At various times since the deployment started the Navy has put Valour Class frigates and the supply ship SAS Drakensberg into the seas off the lower east African coast as a piracy deterrent. More recently this task has been the exclusive preserve of the serving OPVs, all converted Warrior Class strikecraft.


The normal OPV crew requirement for an Operation Copper deployment is around the 60 mark including a Maritime Reaction Squadron component, divers, an ops medic and two Mozambican sea riders.


The only South African platform to have been an active part of a counter-piracy operation was Drakensberg. She acted as southern stopper for the EU Naval Force to prevent a suspected pirate ship from escaping the multi-national task force based off the Horn of Africa.


It is not known at present if the term of Operation Copper will be extended. It was last extended for 12 months by President Jacob Zuma, in his capacity as SANDF Commander-in-Chief, until the end of March this year.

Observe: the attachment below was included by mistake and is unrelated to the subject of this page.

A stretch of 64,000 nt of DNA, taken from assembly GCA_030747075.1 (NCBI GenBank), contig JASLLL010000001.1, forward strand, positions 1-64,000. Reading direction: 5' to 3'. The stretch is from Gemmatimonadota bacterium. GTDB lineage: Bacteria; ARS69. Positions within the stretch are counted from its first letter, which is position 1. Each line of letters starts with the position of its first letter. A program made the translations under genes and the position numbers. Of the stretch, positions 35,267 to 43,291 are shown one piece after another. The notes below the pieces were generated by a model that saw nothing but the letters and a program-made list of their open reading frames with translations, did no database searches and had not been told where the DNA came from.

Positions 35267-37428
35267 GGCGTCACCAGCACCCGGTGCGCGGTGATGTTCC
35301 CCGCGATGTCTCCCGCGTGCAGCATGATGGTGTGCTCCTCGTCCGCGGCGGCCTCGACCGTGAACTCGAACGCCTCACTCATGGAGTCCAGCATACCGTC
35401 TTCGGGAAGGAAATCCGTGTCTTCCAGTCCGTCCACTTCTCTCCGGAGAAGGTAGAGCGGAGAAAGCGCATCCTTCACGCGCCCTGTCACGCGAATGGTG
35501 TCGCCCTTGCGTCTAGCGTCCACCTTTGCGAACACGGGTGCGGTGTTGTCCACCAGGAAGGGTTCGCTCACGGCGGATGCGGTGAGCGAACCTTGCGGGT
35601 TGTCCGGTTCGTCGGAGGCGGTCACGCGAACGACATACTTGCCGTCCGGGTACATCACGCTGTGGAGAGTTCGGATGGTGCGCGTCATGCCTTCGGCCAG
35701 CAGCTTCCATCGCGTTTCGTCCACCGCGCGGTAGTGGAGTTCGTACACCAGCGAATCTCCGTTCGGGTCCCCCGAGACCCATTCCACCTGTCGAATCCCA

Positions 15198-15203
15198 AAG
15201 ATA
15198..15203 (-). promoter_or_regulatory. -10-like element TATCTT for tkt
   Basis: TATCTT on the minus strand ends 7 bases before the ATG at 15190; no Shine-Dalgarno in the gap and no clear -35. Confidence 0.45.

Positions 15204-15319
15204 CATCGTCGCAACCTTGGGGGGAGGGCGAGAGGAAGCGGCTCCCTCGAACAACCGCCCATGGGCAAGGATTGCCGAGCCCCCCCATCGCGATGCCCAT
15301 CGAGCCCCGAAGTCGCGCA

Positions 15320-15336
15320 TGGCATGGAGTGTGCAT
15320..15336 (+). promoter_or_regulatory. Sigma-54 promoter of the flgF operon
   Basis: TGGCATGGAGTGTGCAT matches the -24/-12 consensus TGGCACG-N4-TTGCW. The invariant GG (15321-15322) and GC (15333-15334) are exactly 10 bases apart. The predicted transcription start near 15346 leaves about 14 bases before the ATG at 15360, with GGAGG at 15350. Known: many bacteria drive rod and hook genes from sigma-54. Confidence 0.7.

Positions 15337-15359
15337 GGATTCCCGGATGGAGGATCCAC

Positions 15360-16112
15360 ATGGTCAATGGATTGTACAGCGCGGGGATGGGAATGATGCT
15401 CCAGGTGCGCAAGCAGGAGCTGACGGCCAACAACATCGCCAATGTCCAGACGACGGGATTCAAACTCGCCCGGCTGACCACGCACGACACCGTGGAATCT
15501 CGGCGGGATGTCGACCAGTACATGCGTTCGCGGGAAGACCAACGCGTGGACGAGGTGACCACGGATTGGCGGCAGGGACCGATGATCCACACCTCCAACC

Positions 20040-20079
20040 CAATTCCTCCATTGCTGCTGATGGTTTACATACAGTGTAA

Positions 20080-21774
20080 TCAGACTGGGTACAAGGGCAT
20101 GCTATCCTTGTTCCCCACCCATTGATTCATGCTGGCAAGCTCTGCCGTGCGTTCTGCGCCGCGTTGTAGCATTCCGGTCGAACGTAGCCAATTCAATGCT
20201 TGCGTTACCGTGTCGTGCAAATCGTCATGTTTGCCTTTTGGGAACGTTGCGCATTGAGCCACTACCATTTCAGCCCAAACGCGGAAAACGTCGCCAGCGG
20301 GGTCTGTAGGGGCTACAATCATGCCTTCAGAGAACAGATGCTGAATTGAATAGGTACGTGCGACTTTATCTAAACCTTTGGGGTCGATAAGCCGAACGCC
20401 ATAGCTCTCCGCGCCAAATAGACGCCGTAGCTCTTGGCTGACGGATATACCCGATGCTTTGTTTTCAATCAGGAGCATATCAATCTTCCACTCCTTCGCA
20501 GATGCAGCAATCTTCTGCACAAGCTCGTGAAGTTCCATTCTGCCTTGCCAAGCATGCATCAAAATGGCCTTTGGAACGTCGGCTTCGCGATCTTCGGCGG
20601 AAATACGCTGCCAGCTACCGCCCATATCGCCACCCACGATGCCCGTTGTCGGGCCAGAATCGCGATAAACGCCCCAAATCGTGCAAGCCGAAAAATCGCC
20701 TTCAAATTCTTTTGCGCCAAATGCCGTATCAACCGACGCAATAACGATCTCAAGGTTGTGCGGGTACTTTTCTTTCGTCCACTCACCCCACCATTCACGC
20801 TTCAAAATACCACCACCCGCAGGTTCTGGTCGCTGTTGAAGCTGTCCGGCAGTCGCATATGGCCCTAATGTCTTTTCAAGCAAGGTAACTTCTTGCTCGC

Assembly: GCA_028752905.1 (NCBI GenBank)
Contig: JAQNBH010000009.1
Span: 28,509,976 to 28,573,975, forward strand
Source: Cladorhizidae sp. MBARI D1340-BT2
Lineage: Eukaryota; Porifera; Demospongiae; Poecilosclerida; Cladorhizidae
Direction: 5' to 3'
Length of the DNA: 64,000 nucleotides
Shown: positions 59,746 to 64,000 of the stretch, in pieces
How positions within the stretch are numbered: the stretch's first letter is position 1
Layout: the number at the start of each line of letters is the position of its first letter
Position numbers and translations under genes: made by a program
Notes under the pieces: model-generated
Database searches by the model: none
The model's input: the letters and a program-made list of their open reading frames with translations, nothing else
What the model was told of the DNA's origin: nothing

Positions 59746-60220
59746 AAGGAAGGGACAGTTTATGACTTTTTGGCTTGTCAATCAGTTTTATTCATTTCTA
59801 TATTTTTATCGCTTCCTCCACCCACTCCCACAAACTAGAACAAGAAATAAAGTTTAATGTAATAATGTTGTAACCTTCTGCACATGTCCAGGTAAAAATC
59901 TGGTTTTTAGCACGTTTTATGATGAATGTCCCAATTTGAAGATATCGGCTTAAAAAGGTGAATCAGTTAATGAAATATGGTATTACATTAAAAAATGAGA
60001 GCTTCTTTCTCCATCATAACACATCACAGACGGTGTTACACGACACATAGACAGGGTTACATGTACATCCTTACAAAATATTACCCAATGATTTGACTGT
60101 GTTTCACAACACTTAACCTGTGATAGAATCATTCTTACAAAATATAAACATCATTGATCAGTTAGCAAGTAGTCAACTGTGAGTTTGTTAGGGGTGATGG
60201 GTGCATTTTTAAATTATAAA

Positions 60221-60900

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4 mars 2015 3 04 /03 /mars /2015 17:45
Amani Africa ll work session

Amani Africa ll work session


04 March 2015 by Kim Helfrich – defenceWeb


Lesotho’s political instability has seen South Africa step into the breach to host the next stage of preparation for the much delayed African Standby Force (ASF).


The field training exercise Amani Africa ll was originally supposed to have been hosted by Lesotho last October but this was put on hold as a result of political turmoil in that country. South Africa was proposed and accepted as an alternate venue.


This saw a four day long technical work session at the Army College in Thaba Tshwane. It started last Thursday and ended on Tuesday.